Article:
As different as they are, cats and dogs might have a lot in common when it comes to human connection. New research says that dogs aren’t the only ones who can be “human’s best friend.”
The new study, published in Current Biology, suggests that people may have wrongly assumed cats to be uninterested in connecting with people emotionally. The researchers found that, like dogs, most cats do form secure attachments to their human caretakers.
In human attachment theory, attachment is an emotional connection displayed in one of four patterns: secure, ambivalent, avoidant, or disorganized. Apparently, the same concept can be applied to our favorite furry companions.
In the study, pairs of 3- to 8-month-old cats and their caretakers underwent a Secure Base Test (SBT). After the pairs spent two minutes together and then two minutes apart, experts assessed the cat participants’ responses when reunited with their caretakers.
The majority of the cats (64.3%) were securely attached, demonstrating independence yet closeness with their caretaker and experiencing reduced stress upon reunion.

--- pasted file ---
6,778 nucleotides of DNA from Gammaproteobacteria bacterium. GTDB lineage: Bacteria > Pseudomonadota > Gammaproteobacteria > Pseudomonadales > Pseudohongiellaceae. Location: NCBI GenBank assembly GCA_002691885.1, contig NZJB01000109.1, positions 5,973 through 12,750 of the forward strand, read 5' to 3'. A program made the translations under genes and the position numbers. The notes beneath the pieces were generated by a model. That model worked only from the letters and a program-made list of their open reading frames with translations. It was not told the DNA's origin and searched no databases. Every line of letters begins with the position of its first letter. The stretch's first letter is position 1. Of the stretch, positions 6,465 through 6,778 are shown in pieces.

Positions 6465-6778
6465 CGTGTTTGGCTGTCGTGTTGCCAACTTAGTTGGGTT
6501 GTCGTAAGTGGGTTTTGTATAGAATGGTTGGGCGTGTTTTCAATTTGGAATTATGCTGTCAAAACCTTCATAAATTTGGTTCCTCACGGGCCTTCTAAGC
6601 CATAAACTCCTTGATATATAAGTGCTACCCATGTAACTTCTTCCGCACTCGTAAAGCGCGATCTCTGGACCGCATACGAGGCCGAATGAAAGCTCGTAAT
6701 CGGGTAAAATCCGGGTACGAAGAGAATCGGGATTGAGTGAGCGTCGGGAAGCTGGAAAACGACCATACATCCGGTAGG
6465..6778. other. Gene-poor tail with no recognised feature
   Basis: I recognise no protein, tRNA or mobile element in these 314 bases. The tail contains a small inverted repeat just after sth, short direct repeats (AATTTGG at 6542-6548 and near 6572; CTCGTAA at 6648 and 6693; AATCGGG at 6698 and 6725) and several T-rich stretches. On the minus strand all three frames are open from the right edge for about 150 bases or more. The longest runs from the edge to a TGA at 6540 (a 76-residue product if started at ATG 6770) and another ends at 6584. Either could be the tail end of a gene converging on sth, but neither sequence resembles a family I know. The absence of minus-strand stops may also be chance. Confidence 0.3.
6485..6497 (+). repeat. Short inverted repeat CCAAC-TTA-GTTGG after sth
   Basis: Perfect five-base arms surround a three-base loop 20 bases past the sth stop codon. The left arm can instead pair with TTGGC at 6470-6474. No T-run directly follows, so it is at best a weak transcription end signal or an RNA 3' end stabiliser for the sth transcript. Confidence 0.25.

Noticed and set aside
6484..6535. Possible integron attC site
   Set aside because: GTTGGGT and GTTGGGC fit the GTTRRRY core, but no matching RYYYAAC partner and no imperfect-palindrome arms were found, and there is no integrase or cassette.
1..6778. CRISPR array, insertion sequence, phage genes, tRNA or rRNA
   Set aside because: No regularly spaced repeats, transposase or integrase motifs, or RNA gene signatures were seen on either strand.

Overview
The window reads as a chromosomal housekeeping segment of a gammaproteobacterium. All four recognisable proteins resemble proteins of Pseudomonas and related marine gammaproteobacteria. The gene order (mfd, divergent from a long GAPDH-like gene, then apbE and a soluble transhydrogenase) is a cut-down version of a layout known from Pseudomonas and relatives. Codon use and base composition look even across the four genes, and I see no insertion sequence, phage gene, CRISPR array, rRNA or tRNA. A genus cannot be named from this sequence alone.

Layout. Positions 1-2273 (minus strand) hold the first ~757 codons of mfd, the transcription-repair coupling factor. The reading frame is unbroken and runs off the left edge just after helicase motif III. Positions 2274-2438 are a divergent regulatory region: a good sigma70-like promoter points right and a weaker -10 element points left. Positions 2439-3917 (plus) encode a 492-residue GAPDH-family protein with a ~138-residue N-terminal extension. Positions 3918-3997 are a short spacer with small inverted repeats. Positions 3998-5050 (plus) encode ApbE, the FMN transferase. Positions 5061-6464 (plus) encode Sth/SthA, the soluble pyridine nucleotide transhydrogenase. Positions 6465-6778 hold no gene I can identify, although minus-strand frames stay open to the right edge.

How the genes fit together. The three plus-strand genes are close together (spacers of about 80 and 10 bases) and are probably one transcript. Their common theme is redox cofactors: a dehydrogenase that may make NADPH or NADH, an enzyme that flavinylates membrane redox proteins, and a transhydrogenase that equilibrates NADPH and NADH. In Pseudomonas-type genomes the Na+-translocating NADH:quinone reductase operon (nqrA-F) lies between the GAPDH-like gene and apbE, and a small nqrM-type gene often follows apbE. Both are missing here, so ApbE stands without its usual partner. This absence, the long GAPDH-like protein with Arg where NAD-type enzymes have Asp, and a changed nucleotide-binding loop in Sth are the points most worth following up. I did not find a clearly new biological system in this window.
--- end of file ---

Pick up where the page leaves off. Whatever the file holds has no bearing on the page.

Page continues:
A minority of 35.7% of the classifiable cats showed signs of insecure attachment when their caretakers returned. They remained stressed, avoided their caretakers, sought “excessive proximity,” or otherwise appeared distressed by the prospect of a reunion.
Even when re-tested months after the initial test, 81% of the kitten participants maintained their previous attachment style. In a similar test of 38 adult cats, researchers found almost the same percentages of secure and insecure attachment among adult cats as kittens: about 65% secure and 34% insecure.
This goes to show that cats’ attachment to their caretakers doesn’t drop off as they get older. It’s for life.
So even if your kitty doesn’t wag her tail or jump up on you when you return home, trust the experts—she does love you after all.